In present work the interaction of two TM α-helices of the ErbB3 receptor tyrosine kinase from the ErbB or HER family (residues 639-670) was studied by means of NMR spectroscopy in a membrane-mimicking environment provided by the DPC micelles. The ErbB3 TM segment appeared to form a parallel symmetric dimer in a left-handed orientation. The interaction between TM spans is accomplished via the non-standard motif and is supported by apolar contacts of bulky side chains and by stacking of aromatic rings together with π-cation interactions of Phe and Arg side chains. The investigation of the dimer-monomer equilibrium revealed thermodynamic properties of the assembly and the presence of two distinct regimes of the dimerization at low and at high peptide/detergent ratio. It was found that the detergent in case of ErbB3 behaves not as an ideal solvent, thus affecting the dimer-monomer equilibrium. Such behavior may account for the problems occurring with the refolding and stability of multispan helical membrane proteins in detergent solutions. The example of ErbB3 allows us to conclude that the thermodynamic parameters of dimerization, measured in micelles for two different helical pairs, cannot be compared without the investigation of their dependence on detergent concentration.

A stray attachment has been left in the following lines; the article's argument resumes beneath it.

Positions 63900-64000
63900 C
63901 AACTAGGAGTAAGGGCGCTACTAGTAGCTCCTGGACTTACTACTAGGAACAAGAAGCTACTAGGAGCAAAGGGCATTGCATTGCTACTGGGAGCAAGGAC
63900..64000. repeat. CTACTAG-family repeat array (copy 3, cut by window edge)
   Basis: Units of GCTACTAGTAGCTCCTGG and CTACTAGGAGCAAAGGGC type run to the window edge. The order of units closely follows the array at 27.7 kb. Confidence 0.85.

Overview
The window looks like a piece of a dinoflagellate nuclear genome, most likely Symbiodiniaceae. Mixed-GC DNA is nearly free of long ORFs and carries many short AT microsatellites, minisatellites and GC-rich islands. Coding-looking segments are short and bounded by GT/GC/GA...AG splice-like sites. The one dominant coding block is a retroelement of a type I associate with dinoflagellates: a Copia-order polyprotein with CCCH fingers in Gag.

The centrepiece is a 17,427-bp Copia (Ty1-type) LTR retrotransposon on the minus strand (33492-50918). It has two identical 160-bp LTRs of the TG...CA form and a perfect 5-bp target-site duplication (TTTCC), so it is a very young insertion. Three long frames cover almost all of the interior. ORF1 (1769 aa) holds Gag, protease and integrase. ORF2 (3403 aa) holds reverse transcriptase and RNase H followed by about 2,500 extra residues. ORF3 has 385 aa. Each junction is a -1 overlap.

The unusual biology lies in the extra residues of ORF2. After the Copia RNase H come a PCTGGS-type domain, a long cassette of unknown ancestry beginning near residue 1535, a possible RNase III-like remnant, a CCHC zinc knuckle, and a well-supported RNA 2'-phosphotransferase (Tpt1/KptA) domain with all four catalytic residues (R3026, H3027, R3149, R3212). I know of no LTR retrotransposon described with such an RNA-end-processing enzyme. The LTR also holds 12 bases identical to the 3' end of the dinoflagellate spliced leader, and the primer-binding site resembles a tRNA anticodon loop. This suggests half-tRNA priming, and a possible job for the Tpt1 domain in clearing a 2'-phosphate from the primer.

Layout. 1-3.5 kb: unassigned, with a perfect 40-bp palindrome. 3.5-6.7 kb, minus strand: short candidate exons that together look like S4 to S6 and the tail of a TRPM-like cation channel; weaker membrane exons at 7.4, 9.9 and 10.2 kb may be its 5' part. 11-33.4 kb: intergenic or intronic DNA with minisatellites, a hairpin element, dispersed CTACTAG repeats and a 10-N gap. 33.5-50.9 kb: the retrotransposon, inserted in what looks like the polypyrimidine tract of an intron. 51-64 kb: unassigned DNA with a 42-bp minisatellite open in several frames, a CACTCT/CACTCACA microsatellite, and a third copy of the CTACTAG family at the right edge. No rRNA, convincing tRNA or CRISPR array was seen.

41. Mineev K.S., Bocharov E.V., Volynsky P.E., Goncharuk M.V., Tkach E.N., Ermolyuk Y.S., Schulga A.A., Chupin V.V., Maslennikov I.V., Efremov R.G., Arseniev A.S. (2011). Dimeric structure of the transmembrane domain of glycophorin a in lipidic and detergent environments. Acta Naturae 3 (2), 90–8 [+]Specific interactions between transmembrane α-helices, to a large extent, determine the biological function of integral membrane proteins upon normal development and in pathological states of an organism. Various membrane-like media, partially those mimicking the conditions of multicomponent biological membranes, are used to study the structural and thermodynamic features that define the character of oligomerization of transmembrane helical segments. The choice of the composition of the membrane-mimicking medium is conducted in an effort to obtain a biologically relevant conformation of the protein complex and a sample that would be stable enough to allow to perform a series of long-term experiments with its use. In the present work, heteronuclear NMR spectroscopy and molecular dynamics simulations were used to demonstrate that the two most widely used media (detergent DPC micelles and lipid DMPC/DHPC bicelles) enable to perform structural studies of the specific interactions between transmembrane α-helices by the example of dimerizing the transmembrane domain of the bitopic protein glycophorin A. However, a number of peculiarities place lipid bicelles closer to natural lipid bilayers in terms of their physical properties. ID:712